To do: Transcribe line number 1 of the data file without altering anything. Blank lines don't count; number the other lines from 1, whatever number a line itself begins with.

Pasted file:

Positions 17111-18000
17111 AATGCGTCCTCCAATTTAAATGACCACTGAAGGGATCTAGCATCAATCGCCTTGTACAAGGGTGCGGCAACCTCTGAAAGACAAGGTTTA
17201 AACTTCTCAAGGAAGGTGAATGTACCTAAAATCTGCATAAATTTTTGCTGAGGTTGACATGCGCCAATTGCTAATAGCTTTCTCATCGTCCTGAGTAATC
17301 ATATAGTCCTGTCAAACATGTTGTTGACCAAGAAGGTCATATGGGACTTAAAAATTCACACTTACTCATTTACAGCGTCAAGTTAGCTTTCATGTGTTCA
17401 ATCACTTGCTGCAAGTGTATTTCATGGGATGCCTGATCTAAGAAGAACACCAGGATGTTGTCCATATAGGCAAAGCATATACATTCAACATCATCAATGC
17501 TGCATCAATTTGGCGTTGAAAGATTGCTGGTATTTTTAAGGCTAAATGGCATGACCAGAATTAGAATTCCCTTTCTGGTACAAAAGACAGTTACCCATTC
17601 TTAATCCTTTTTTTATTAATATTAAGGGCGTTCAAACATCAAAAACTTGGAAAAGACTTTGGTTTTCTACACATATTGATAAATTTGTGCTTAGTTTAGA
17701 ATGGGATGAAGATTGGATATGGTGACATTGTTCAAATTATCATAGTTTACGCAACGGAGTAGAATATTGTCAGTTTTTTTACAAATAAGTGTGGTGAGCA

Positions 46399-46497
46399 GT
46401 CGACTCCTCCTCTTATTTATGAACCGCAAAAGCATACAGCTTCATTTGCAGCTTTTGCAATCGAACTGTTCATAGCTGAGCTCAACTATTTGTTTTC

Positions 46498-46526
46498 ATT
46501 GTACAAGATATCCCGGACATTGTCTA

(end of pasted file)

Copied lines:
Positions 17111-18000